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Pain of Genocide Defines Nineveh Plains for Assyrians
By Claire Evans

Assyrian homeland in north Iraq.
The evil of attempting to annihilate an entire people group because of who they are generates long-lasting consequences. For Iraq's Christians, the horrific pain of genocide has repeated time and time again. Over 80 years ago, the term "genocide" was coined because of the mass slaughter of Iraq's Christians. But it took ISIS militants sweeping across the Nineveh Plains in 2014 for the depth of Christian persecution in Iraq to gain recognition on the world stage.

Sadly, today (August 7) marks the anniversary of both genocides.

Dr. Raphael Lemkin would not coin the word "genocide" until almost a decade later, but it was the 1933 Simmele (ܣܡܠܐ) Massacre which disturbed him so much that he would make raising awareness about genocide his life's work. The massacre occurred near Dohuk, in northern Iraq, and left more than 3,000 Christians of all ages killed in the most horrific manner. It was reported that some of the bodies were burned on the pages of Bibles.

It is because of this genocide that many Iraqi Christians commemorate August 7 as a day of mourning. They never expected that on the same day in 2014, they would become the victims of yet another genocide.

Related: The 1933 Massacre of Assyrians in Simmele, Iraq

"We did never expect displacement," said Yusuf. Originally from Qaraqosh, Yusuf now lives 70 kilometers away, in a building never intended to be a place of residence. He lives with his wife, whose name translates to hope, and his two disabled adult daughters. Although Qaraqosh was liberated nearly two years ago, Yusuf and his family will never return home. The grief they bear as victims of genocide is too much.

"Whenever I am there, even if the house is clean, psychologically I feel uncomfortable. Life is like it had turned into something bad... I am having psychological problems whenever I remember those incidents. We are alive, but we cannot enjoy life again," Yusuf told ICC.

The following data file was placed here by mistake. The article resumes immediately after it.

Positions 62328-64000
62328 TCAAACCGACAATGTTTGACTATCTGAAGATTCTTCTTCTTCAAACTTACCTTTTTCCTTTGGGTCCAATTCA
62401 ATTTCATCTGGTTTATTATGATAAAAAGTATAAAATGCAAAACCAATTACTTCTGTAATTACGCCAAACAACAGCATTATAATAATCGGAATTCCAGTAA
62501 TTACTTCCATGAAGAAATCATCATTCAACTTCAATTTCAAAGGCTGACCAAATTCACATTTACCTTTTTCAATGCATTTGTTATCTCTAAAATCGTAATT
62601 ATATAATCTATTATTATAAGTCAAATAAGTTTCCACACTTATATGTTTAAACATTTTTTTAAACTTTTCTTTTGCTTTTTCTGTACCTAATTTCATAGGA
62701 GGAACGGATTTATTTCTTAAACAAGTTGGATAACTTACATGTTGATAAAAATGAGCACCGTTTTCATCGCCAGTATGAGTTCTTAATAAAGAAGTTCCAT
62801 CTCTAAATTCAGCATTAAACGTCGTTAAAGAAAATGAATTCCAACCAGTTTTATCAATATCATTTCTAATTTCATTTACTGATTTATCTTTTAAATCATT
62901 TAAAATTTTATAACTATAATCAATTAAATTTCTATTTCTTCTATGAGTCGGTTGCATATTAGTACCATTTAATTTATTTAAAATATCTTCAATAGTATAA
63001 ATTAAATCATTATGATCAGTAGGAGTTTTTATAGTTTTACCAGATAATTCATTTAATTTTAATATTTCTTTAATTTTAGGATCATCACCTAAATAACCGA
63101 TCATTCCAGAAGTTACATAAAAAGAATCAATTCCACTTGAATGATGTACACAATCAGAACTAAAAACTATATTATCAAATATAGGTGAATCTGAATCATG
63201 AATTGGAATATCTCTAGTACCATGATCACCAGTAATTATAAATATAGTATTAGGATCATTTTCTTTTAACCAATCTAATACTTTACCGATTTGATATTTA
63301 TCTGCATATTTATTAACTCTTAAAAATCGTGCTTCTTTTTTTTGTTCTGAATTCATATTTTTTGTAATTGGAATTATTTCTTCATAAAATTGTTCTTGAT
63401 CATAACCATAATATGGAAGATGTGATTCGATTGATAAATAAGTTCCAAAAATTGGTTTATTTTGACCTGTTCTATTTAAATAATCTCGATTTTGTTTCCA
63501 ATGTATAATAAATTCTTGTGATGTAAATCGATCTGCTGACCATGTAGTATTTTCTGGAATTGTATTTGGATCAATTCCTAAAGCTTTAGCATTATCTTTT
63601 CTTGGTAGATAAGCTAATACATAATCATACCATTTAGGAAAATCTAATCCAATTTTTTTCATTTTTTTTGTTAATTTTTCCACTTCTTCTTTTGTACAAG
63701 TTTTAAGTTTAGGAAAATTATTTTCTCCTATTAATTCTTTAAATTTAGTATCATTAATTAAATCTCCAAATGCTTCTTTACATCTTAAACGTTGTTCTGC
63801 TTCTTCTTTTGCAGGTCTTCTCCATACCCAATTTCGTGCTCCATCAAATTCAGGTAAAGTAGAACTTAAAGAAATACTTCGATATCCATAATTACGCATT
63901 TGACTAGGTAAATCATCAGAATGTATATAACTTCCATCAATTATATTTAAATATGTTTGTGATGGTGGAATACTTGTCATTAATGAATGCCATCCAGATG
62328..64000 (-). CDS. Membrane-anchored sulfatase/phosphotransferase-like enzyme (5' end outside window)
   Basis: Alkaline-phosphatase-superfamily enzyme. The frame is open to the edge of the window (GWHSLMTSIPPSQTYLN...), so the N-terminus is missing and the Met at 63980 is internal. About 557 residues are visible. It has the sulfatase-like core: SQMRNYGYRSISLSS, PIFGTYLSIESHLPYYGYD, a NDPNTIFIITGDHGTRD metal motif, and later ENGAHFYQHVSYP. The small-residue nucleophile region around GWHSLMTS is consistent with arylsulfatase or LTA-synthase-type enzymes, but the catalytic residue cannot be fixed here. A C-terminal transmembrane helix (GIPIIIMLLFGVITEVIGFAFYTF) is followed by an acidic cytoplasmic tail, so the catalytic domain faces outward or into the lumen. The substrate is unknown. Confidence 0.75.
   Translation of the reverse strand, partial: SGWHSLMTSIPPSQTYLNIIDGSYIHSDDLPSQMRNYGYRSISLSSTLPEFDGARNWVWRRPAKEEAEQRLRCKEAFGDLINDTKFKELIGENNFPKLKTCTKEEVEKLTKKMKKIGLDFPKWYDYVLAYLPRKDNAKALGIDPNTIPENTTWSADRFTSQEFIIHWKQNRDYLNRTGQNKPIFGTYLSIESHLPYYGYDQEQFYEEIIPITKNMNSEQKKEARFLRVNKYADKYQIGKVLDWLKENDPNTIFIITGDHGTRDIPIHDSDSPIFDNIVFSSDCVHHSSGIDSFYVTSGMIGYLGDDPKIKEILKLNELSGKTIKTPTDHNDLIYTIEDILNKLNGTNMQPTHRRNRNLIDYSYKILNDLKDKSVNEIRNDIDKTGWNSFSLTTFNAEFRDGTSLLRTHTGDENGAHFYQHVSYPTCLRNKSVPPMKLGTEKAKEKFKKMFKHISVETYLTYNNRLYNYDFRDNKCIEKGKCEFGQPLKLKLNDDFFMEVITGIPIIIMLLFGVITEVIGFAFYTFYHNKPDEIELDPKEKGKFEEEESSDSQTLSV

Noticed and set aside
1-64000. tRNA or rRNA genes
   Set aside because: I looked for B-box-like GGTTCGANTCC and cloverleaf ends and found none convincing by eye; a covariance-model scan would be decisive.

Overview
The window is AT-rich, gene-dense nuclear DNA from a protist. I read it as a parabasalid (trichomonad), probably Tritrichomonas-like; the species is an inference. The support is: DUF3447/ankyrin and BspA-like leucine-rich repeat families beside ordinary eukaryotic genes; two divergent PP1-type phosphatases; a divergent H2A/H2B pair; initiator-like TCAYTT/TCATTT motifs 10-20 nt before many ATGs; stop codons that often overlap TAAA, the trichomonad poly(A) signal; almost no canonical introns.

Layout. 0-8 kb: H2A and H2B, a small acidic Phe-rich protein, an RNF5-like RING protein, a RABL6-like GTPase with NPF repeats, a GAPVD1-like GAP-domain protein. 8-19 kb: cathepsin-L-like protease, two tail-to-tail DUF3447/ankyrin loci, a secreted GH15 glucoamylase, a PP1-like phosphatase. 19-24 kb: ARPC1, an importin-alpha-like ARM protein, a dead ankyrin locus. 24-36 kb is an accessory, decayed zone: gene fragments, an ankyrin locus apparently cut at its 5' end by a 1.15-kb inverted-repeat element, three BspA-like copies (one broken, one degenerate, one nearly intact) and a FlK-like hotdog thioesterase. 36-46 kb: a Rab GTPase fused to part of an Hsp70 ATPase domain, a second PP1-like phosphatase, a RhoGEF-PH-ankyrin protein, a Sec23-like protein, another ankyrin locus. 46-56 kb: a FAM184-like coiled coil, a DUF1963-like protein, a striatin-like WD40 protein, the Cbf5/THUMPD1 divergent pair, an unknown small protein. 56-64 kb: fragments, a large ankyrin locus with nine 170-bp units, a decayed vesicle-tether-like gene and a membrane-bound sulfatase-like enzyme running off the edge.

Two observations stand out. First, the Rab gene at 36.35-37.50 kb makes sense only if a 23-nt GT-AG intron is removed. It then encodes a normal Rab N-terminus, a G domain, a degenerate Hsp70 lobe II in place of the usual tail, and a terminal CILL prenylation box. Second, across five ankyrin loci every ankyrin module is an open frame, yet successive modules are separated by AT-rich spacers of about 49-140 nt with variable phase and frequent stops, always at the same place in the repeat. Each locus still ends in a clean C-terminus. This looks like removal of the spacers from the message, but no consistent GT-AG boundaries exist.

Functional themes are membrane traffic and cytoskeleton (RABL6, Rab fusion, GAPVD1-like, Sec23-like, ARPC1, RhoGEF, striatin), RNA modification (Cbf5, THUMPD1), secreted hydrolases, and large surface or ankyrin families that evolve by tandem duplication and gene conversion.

As he reflects back on the day of his displacement, the emotions are mixed with despair and frustration. "We were sure that we would come back very soon, we were not expecting that to happen... We didn't take anything with us, just our clothes. The daughters needed diapers, so we took a few diapers for them, and that was all... we could not live well (because of the special needs)."

Like many displaced families, they were constantly searching for housing, a situation made more complex because of their daughters' disabilities. One would eventually fall from a height of five meters, causing her to lose her eye. "I feel like I am in a nightmare. It is a disaster as bad things are happening to us all the time," said Yusuf.

Yusuf's experience speaks to the challenges that many of Iraq's Christians currently face. On-the-ground sources estimate that up to half of the Christians who fled ISIS's genocide have not returned home. The psychological and financial strain is a significant barrier, as well as the unstable security situation in the Nineveh Plains.

Sadly, because this isn't the first wave of targeted violence that Iraq's Christians have experienced, some have accepted that displacement is a routine part of life. Milad, a farmer from Qaraqosh, explained to ICC, "I took the displacement easy, but my family didn't. Actually, ISIS's attack was the third time I lost my home." With so many displacements under his belt, he has grown accustomed to restarting his life from scratch. He pursues rebuilding his life with a resilient focus that comes from years of experience.

Determination to restore their homeland is also a significant driver for those who have returned home. Weary of being targeted, one believer left Iraq with his family shortly after being displaced from Qaraqosh. He shared, "[But] alienation was too hard for me and my wife from the first day. My wife told me that she would rather have just water and bread in Iraq than immigrating. Also, there was a school allocated for Iraqi students in Jordan where we lived for three months and whenever students sang the Iraqi anthem in that school my wife started crying. So, we went back to Iraq [in] February 2015."

He was determined that he "would be in Qaraqosh again, just if there was water and electricity. We will build the city again." He would become the first business to reopen on Qaraqosh's main street, which gave confidence for many others to return. Today, it is estimated that approximately 30,000 Christians have returned to Qaraqosh even though many basic public services remain nonexistent.

It is no small task to return to a homeland where so many Christians have suffered through decades of targeted violence because of their faith. As these three stories show, a mixture of pain, resilience, and determination exist among Iraq's Christians.

Sadly, it took a genocide in 2014 for the world to hear the cry of Iraq's Christians, even though they had been crying out for years.

If history has taught us one thing, it's that we shouldn't celebrate the military defeat of ISIS too early. The road to end the cycle of genocide against Christians in Iraq has yet to truly be traveled.


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